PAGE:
For most of her life, Yajaira Saavedra thought that her hazy memory of crawling through a hole in a chain linked fence in the Texas desert was merely a childhood nightmare. But a few years ago, Saavedra, now 23, found out that she entered the United States illegally with her parents and little brother when she was just four years old.
Now, she says, the real life nightmare may keep her from her dreams.
Although Yajaira graduated from CUNY with a degree in marketing last year, unlike most of her classmates, she won't be able to obtain most paying jobs in the field due to her undocumented status.
So Saavedra has taken her marketing skills to the streets to promote a cause close to home. She founded the DREAM Scholars, a Manhattan-based advocacy group devoted to promoting "equity in education regardless of immigration status" through the passage of the national DREAM Act, a bill which would allow some young undocumented immigrants to gain legal status.
"My immigration status has also been a huge hurdle in my education career," Yajaira said in an interview with The Huffington Post. "Even though congress has failed us by not passing the national Dream Act, the undocumented youth did not give up. We are united more than ever."
The Immigration Policy Center estimates that there are nearly 2.1 million undocumented children and young adults in the United States like Yajaira who would be eligible for legal status under the Dream Act.
Yajaira's group is also working to pass the DREAM fund and New York State Dream Act, bills which would grant undocumented students the opportunity to apply for private and public tuition assistance.
DREAM Scholars, which Yajaira estimates has more than 20 members, recently protested at a Romney fundraiser at the Sheraton New York Hotel and Towers in Manhattan. The candidate has promised that he'd veto the legislation if elected president, despite it's widespread support in the Latino community. The group holds that while its members cannot vote because of their undocumented status, they can still be heard via protest.
Yajaira was dressed as the Statue of Liberty. She says the monument is her first real memory of the United States, and the first place her father brought her when they arrived.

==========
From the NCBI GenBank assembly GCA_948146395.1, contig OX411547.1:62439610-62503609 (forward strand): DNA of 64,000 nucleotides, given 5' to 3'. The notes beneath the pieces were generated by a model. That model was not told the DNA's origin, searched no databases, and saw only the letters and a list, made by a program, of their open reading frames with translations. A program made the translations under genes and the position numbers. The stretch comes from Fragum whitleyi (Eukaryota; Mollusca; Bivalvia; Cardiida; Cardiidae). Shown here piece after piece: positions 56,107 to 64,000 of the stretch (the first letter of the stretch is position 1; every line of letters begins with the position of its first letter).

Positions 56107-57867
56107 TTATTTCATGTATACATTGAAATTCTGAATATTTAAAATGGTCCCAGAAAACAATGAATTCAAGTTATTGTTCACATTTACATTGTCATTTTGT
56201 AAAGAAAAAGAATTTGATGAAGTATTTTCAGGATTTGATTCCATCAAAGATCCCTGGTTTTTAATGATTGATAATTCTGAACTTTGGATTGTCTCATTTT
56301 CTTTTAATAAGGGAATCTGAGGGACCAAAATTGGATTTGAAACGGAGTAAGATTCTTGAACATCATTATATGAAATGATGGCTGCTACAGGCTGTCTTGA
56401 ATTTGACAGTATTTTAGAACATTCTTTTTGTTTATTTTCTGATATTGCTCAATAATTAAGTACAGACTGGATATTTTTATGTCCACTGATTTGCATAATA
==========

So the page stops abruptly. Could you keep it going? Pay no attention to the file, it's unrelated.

For Yajaira, the statue also represents America's greatest promise as well as one of America's greatest lies. Even though it has been denied to her, she believes deeply in the promise of the American dream, and the inscription on Lady Liberty's base that reads,
"Give me your tired, your poor
Your huddled masses yearning to breathe free
The wretched refuse of your teeming shore.
Send these, the homeless, tempest-tost to me,
I lift my lamp beside the golden door!"
Her family came because they had no other choice, Yajaira says. As fruit farmers, Yajaira says her relatives couldn't compete with foreign produce prices and lived in "terrible conditions", she said.
Yajaira Saavedra as a young girl.
"There were many days in which I would satisfy my hunger by eating dirt – just as long as my brother had something to eat," Yajaira wrote in a blog about her experiences.
Yajaira says she takes after her mom. She considers herself "very hard working" and she loves school. She's been a lifeguard for five years at a local pool and her mother has cleaned houses in New York City for nearly twenty years.
Although the Saavedras would like to become legal residents, returning to Mexico and "getting in line," as many suggest, doesn't seem like an option as they would likely face a three- or 10-year ban to reenter the country. Nonetheless, they see the United States as their home.
Now that Yajaira's out of school, her mother, who is trilingual (in Spanish, English, and an indigenous dialect) has started taking college courses, too -- to improve her written English.
"She reads to me in English every night now. Just to practice," Yajaira said.
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